• [0101]
    The present invention is not limited to an analytical tool in which the working electrode and the counter electrode are arranged on a common surface. For instance, the present invention is also applicable to an analytical tool in which the working electrode and the counter electrode are spaced from each other in the thickness direction. In this case, both of the working electrode and the counter electrode may be divided within the capillary.
  • [0102]
    The present invention is not only applicable to an analytical apparatus which uses a biosensor for measuring a blood glucose level but also applicable to an analytical apparatus which uses other analytical tools. For instance, the present invention is also applicable to an analytical tool designed to measure a component other than glucose in blood (e.g. lactic acid or cholesterol) or an analytical tool designed to analyze a sample other than blood.

Claims (20)

  1. 1. A sample supply detection method for detecting, in sample analysis using an analytical tool including a flow path for moving a sample, whether or not a necessary amount of sample is supplied to the flow path, the analytical tool further including a working electrode and a counter electrode for applying a voltage to the sample supplied to the flow path and measuring detection current detected during the voltage application, the method comprising:
    a first step of determining whether or not the detection current has exceeded a predetermined threshold;
    a second step of determining whether or not a peak appears in a time course of the detection current before lapse of a predetermined period from when the detection current exceeded the threshold, the second step being performed in the case where it is determined in the first step that the detection current has exceeded the threshold;
    a third step of determining whether or not the detection current monotonically decreases after the peak detection in the case where the peak is detected in the second step; and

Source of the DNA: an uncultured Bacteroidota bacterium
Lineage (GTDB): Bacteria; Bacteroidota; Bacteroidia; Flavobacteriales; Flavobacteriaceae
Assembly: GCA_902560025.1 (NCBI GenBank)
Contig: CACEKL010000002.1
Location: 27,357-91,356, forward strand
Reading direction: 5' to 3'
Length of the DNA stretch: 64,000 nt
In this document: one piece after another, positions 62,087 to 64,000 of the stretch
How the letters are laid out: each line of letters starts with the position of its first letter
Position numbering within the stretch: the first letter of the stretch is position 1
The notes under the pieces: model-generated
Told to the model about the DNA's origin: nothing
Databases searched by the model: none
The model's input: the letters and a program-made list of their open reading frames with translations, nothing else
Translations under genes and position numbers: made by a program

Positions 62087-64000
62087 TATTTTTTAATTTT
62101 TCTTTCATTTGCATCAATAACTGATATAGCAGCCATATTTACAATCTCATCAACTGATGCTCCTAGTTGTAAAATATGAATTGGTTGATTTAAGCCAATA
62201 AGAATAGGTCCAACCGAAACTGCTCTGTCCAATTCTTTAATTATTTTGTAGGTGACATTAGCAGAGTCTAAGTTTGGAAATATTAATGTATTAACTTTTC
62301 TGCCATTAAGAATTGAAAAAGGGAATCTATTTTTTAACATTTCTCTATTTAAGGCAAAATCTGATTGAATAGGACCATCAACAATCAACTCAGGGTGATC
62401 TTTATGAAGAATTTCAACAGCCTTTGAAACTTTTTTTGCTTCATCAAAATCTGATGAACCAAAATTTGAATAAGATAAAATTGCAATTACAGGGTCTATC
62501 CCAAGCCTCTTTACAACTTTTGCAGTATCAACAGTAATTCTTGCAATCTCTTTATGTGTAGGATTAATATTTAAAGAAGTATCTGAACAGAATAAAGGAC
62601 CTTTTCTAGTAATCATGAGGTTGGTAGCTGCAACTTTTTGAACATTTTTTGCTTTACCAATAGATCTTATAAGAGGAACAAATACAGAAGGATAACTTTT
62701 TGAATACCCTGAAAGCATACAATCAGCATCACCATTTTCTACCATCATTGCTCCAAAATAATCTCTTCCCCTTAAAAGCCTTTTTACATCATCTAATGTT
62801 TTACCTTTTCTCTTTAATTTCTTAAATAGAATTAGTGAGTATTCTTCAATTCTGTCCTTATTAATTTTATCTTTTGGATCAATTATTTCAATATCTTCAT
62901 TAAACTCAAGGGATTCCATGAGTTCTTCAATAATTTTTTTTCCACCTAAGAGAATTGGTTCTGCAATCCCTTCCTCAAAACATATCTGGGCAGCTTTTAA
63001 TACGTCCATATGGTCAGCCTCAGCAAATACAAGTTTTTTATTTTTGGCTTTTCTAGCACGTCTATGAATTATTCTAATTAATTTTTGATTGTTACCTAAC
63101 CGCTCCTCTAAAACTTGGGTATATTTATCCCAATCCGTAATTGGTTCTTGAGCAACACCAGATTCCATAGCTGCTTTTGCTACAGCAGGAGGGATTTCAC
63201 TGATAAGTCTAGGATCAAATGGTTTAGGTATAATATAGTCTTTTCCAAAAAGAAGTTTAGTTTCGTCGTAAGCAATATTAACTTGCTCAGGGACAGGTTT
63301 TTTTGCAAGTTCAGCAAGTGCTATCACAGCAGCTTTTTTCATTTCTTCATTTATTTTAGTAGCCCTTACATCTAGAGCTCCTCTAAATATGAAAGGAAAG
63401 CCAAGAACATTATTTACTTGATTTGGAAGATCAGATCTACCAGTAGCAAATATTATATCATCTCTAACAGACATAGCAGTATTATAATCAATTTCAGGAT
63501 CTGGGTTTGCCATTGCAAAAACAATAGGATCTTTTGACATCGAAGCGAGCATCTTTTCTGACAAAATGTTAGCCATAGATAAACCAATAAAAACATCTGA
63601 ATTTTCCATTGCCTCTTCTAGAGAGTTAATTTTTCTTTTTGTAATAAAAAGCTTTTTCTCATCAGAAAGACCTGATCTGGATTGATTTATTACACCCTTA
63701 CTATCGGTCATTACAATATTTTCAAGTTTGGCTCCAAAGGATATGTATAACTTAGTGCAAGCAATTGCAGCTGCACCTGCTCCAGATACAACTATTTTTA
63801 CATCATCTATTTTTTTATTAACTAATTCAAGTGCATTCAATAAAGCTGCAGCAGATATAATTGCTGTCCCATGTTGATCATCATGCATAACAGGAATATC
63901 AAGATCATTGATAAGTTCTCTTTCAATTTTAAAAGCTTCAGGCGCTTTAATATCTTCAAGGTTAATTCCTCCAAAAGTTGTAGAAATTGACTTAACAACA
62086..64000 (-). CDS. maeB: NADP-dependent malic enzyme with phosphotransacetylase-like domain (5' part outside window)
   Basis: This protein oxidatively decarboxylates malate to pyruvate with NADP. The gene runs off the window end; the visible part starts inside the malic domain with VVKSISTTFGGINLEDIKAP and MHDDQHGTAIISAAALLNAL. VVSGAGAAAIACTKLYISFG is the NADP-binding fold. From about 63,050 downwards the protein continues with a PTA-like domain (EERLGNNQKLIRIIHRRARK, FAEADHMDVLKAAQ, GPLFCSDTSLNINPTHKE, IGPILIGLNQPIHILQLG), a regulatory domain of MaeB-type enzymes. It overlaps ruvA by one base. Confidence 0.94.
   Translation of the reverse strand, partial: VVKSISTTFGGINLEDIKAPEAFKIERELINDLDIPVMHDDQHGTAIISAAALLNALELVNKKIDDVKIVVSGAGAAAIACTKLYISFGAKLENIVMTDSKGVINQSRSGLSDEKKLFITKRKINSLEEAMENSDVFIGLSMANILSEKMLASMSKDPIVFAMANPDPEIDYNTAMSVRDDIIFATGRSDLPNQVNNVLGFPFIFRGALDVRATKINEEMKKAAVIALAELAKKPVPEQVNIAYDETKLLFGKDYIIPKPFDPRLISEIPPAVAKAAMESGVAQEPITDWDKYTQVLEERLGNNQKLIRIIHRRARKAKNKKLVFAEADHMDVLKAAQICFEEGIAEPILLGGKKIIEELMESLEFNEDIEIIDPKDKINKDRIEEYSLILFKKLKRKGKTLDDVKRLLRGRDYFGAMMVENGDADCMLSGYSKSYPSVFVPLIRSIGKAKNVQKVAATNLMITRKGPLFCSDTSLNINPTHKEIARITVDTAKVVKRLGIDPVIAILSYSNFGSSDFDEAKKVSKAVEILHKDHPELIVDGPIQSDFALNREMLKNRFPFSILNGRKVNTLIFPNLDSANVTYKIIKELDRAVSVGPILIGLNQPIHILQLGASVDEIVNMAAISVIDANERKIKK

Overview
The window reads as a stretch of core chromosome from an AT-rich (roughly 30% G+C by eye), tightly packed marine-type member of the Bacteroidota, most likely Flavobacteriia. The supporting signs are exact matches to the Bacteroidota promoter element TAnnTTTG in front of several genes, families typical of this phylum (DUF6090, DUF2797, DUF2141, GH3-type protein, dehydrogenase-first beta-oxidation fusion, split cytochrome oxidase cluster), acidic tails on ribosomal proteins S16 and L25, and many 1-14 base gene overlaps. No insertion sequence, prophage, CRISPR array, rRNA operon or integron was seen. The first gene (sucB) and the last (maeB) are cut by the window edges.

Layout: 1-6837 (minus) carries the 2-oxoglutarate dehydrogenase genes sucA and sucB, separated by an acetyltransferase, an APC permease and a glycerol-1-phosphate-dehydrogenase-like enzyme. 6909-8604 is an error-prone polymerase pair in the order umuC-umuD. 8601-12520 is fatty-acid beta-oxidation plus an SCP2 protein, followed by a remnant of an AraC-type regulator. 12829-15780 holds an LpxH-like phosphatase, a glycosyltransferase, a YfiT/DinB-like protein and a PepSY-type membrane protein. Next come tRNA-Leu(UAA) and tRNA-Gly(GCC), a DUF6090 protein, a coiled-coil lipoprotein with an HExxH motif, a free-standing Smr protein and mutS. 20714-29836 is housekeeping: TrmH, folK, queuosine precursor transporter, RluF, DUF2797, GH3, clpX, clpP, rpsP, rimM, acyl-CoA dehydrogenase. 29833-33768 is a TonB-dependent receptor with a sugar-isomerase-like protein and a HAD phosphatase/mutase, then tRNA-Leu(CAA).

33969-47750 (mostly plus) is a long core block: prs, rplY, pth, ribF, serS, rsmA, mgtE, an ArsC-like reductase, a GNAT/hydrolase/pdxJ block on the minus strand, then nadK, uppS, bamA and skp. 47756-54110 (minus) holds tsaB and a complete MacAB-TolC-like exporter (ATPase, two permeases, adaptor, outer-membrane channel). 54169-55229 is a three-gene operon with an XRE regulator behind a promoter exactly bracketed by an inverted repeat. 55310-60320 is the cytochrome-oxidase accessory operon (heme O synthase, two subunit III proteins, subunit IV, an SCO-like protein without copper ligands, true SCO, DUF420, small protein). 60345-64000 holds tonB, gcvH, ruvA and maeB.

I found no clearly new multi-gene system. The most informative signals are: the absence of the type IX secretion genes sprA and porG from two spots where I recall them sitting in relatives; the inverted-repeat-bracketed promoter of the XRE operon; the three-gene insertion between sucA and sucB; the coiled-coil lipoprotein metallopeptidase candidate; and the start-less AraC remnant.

a fourth step of determining whether or not a necessary amount of sample is properly supplied to the flow path based on the determination in the first through the third steps.
  2. 2. The sample supply detection method according to claim 1, wherein, when the peak is not detected before the lapse the predetermined period in the second step, it is determined in the fourth step that the amount of sample necessary for analysis is not properly supplied to the flow path.
  3. 3. The sample supply detection method according to claim 1, wherein, when it is determined in the third step that the detection current after the peak detection does not monotonically decrease before the lapse of the predetermined period, it is determined in the fourth step that the amount of sample necessary for analysis is not properly supplied to the flow path.
  4. 4. The sample supply detection method according to claim 1, wherein, when the peak is detected before the lapse of the predetermined period in the second step and it is determined in the third step that the detection current monotonically decreases until the predetermined period lapses after the peak detection, it is determined in the fourth step that the amount of sample necessary for analysis is properly supplied to the flow path.
  5. 5. The detection method according to claim 1, wherein the predetermined period is selected from the ranges of 0.1 seconds to 3.0 seconds.
  6. 6. The detection method according to claim 1, wherein the time course of the detection current is obtained based on a plurality of detection current values measured at predetermined time intervals.
  7. 7. The sample supply detection method according to claim 1, wherein at least one of the working electrode and the counter electrode includes an active portion for coming into contact with the sample; and